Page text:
Some people say that for most people a transverse engine and front wheel drive is better than rear wheel drive. Maybe. For most people a quartz watch is much more accurate than a mechanical watch and does not need to be constantly worn/wound. But try to sell a luxury quartz watch.

      That will always be the limitation of “luxury” cars based on front wheel drive/transverse engine platforms. They will never be more special than mass market cars. Especially if the mass market version of the same platform looks like an Aston Martin.

  • avatar
    ajla

    The MKZ is a fine car, but I still don’t think it will save the brand.

    And Lincoln’s major target should not be Cadillac in the first place. It isn’t 1971 anymore.

  • avatar
    dolorean

    I’m not sure of the rest of the Automotive press, but do remember the bruising controversy of the latest MKZ Commericial ad, which kindly, is posted above. When TTAC is not busying itself mired in political right-wing thought-speak of left-leaning union tree-hugging, it sometimes actually discusses something automotive. Here the issue was the ad was considered insipid and seemed to make more of its appeal to young, hip, urban and urbane women who more than likely not going to be able to afford a Lincoln.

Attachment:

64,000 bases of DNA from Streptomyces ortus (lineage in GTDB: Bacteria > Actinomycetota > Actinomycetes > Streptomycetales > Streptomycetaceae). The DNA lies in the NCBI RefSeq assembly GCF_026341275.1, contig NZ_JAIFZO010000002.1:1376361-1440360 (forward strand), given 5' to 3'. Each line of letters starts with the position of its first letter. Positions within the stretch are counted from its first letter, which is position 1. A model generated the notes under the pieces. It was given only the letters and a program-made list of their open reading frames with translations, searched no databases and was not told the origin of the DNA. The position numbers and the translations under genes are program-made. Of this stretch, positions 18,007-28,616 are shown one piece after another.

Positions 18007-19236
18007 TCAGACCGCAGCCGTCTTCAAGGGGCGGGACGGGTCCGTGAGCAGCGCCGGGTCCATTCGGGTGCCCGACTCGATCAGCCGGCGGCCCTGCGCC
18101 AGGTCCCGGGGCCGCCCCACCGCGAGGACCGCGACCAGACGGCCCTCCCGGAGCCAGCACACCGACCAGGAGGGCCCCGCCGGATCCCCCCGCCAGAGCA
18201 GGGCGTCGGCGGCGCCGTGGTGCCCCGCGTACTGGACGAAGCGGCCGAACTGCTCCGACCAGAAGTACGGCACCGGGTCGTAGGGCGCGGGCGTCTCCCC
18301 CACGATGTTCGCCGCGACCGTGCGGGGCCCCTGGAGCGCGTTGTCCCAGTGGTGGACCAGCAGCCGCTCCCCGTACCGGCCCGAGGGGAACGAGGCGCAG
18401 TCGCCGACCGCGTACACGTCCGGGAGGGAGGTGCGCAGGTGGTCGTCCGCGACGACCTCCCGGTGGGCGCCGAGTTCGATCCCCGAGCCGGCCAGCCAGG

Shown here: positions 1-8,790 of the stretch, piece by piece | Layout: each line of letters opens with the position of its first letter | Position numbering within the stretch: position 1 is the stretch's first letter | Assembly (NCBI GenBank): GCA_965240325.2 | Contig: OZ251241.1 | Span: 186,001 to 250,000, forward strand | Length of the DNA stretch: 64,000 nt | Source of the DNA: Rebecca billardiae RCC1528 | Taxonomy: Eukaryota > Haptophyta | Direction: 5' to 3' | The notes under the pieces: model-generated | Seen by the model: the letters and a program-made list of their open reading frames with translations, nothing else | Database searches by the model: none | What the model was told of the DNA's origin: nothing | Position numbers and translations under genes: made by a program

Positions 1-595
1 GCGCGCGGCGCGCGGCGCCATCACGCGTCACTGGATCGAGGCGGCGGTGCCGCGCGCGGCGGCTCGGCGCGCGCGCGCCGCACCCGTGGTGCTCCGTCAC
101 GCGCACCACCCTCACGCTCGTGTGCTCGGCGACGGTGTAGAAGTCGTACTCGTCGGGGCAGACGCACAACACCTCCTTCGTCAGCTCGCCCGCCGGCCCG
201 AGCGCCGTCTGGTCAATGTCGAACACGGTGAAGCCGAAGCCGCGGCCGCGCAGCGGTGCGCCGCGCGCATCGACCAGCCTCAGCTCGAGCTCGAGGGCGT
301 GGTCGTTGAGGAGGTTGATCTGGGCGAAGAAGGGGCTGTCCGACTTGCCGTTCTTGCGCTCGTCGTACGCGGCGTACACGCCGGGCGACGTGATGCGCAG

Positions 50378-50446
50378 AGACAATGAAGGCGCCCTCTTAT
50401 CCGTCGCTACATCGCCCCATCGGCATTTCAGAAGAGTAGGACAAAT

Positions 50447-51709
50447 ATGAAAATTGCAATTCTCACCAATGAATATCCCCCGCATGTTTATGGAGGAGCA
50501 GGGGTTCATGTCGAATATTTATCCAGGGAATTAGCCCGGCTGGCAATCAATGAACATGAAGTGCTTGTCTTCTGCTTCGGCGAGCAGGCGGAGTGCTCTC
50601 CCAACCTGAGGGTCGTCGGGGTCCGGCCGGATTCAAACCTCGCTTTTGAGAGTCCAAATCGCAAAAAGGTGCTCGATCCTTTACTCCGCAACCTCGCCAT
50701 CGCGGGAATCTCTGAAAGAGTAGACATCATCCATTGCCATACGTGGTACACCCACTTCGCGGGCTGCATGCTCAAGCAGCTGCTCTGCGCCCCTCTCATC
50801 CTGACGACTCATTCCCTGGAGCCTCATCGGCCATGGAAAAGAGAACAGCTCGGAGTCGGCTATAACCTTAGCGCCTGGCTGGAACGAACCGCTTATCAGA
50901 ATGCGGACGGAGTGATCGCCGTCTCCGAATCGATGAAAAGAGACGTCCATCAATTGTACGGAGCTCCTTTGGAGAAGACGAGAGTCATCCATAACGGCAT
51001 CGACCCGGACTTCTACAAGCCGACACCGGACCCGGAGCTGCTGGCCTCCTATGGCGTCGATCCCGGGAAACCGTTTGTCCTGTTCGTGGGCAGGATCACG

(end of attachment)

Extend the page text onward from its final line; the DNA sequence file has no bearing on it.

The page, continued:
“Exactly the point!”, some of us blogged citing that Lincoln is more than likely mining a new demographic; women in their middle age crisis wanting to be able to flaunt their youthful exuberance by purchasing a car marketed to women twenty years their junior. A similar phenomenon was proven when Scion designed its marketing around a 26 yr unemployed, but educated white male who lived in his parents basement working gigs in his garage band at night.

    Seems to me Lincoln’s ad strategy has paid off. Interested to see whom the buyers are.

    • 0 avatar
      Xeranar

      Youth marketing – it’s remedial in college at this point. I don’t know why folks gets surprised by this anymore. You want to know who really drives luxury cars? Aging, overweight, mostly white, men. Followed closely by aging, mostly white, women. Do we ever really want to show a guy with a stained blue dress shirt driving home from his accounting position at Ajax fence company or do we want to see the 26 year old male model driving away from his 6 million dollar architectual office?